On 29 November 2007, orphan designation (EU/3/07/506) was granted by the European Commission to Prof Etienne Sokal, Belgium, for heterologous human adult liver-derived stem cells for the treatment of Crigler-Najjar syndrome.
The sponsorship was transferred to Promethera Biosciences, Belgium, in June 2010.
- What is Crigler-Najjar syndrome?
Crigler-Najjar syndrome is an inherited disorder that results in failure of proper bilirubin elimination from the liver via the bile. Bilirubin is a product that results from the breakdown of haemoglobin from old or damaged red blood cells. When bilirubin cannot be released from the liver, it accumulates in the body and becomes toxic for the brain. It is associated with jaundice (yellowish colour of the skin and the eyes). The condition is chronically debilitating and life-threatening.
- What is the estimated number of patients affected by the condition?
At the time of designation, Crigler-Najjar syndrome affected affect less than 0.1 in 10,000 people in the European Union (EU). This was equivalent to a total of fewer than 5,000 people*, and is below the threshold for orphan designation, which is 5 people in 10,000. This is based on the information provided by the sponsor and the knowledge of the Committee for Orphan Medicinal Products (COMP).
*Disclaimer: For the purpose of the designation, the number of patients affected by the condition is estimated and assessed on the basis of data from the European Union (EU 27), Norway, Iceland and Liechtenstein. At the time of designation, this represented a population of 500,300,000 (Eurostat 2007).
- What treatments are available?
Phototherapy, which breaks down bilirubin, is used in these patients. However, the only curative treatment is liver transplantation. Liver transplantation refers to a procedure in which a failed liver is removed from the patient's body and liver tissue from a healthy donor is transplanted into the same location. The procedure is the most common method used to transplant livers. However, liver transplantation is a complex operation, with important surgical risks, and is often associated with significant postoperative mortality. At the time of submission of the application for orphan drug designation, other methods of treatment for Crigler-Najjar syndrome were authorised in the Community.
Heterologous human adult liver derived stem cells might be of potential significant benefit for the treatment of Crigler-Najjar syndrome because they might improve the long-term outcome of the patients. The assumption will have to be confirmed at the time of marketing authorisation. This will be necessary to maintain the orphan status.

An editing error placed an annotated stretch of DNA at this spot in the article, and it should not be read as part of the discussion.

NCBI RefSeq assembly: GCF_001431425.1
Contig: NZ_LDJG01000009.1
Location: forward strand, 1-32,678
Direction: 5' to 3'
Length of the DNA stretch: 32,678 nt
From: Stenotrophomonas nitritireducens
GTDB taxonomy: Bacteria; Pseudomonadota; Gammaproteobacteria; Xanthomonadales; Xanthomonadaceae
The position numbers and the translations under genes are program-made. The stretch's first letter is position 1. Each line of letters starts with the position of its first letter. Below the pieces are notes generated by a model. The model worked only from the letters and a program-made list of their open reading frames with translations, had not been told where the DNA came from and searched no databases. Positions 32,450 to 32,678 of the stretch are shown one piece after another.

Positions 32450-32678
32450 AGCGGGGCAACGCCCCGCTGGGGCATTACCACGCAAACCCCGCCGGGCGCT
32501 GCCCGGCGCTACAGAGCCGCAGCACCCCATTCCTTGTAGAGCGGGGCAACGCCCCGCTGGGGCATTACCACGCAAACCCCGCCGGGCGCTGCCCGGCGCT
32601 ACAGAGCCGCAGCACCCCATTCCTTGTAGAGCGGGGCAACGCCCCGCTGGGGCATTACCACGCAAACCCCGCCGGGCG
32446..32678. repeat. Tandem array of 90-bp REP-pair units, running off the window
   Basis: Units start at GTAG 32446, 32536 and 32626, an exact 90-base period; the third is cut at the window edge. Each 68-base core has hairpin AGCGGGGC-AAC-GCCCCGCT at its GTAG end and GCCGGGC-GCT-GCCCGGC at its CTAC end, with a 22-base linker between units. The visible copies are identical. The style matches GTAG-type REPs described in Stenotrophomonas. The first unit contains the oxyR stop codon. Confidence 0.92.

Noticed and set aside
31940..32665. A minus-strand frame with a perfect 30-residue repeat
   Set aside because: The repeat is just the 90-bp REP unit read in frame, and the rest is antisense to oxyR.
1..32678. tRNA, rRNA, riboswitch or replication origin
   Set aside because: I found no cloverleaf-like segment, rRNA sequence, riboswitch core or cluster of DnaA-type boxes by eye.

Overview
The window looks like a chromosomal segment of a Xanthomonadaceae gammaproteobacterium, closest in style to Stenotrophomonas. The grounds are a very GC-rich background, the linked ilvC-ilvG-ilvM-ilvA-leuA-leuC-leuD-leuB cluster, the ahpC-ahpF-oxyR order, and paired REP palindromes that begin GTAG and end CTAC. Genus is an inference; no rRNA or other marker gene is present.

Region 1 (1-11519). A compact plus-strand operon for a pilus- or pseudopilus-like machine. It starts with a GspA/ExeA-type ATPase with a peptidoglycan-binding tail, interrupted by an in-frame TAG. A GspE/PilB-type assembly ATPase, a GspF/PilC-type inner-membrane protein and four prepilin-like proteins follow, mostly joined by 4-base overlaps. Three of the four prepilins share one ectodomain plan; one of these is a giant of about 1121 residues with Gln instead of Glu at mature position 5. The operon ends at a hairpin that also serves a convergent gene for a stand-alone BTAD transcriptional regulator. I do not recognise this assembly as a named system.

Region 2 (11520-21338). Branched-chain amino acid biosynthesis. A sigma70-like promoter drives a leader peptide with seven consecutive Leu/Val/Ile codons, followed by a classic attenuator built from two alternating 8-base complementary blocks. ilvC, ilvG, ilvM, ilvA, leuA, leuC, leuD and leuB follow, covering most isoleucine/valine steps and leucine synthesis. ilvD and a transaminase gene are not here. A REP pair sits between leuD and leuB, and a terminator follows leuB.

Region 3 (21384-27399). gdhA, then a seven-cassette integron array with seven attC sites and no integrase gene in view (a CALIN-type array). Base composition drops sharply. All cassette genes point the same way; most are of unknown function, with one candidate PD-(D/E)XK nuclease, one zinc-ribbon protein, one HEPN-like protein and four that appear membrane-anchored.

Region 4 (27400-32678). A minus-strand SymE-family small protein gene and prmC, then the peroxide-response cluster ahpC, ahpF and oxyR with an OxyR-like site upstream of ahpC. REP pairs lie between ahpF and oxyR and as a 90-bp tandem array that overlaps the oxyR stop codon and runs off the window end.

- How is this medicine expected to work?
Liver cells are specialised to perform certain specific functions. Heterologous human adult liver-derived stem cells are stem cells isolated from an adult liver with the capacity to differentiate (to change their characteristics and capacities and acquire new specific functions) into more mature liver cells. The cells will come from a donor and not the patient (heterologous). It is planned to isolate and treat the cells in such a way that they might be given to patients suffering from Crigler-Najjar syndrome. The mechanism of action is not fully understood but it is believed that the heterologous human adult liver derived stem cells will become mature and functional liver cells, giving support to the liver function.
- What is the stage of development of this medicine?
At the time of submission of the application for orphan designation, the effects of heterologous human adult liver derived stem cells had been evaluated in experimental models.
Heterologous human adult liver-derived stem cells were not authorised anywhere in the world for the treatment of Crigler-Najjar syndrome, or designated as an orphan medicinal product elsewhere for this condition, at the time of submission.
In accordance with Regulation (EC) No 141/2000 of 16 December 1999, the COMP adopted a positive opinion on 10 October 2007 recommending the granting of this designation.
- Opinions on orphan medicinal products designations are based on the following cumulative criteria:
- the seriousness of the condition,
- the existence of alternative methods of diagnosis, prevention or treatment and
- either the rarity of the condition (affecting not more than 5 in 10,000 people in the European Union) or insufficient returns on investment.
Designated orphan medicinal products are products that are still under investigation and are considered for orphan designation on the basis of potential activity. An orphan designation is not a marketing authorisation. As a consequence, demonstration of quality, safety and efficacy is necessary before a product can be granted a marketing authorisation.
|Name||Language||First published||Last updated|
|EU/3/07/506: Public summary of positive opinion for orphan designation of heterologous human adult liver-derived stem cells for the treatment of Crigler-Najjar syndrome||(English only)||2008-07-02||2013-03-01|
|Active substance||Heterologous human adult liver-derived stem cells|
|Disease/condition||Treatment of Crigler-Najjar syndrome|
|Date of decision||29/11/2007|
|Orphan decision number||EU/3/07/506|
Review of designation
Sponsor’s contact details:
Watson & Crick Hill
11 Rue Granbonpré
Tel. +32 10 39 43 00
Fax +32 10 39 43 01
For contact details of patients’ organisations whose activities are targeted at rare diseases see:
- Orphanet, a database containing information on rare diseases,which includes a directory of patients’ organisations registered in Europe;
- European Organisation for Rare Diseases (EURORDIS), a non-governmental alliance of patient organisations and individuals active in the field of rare diseases.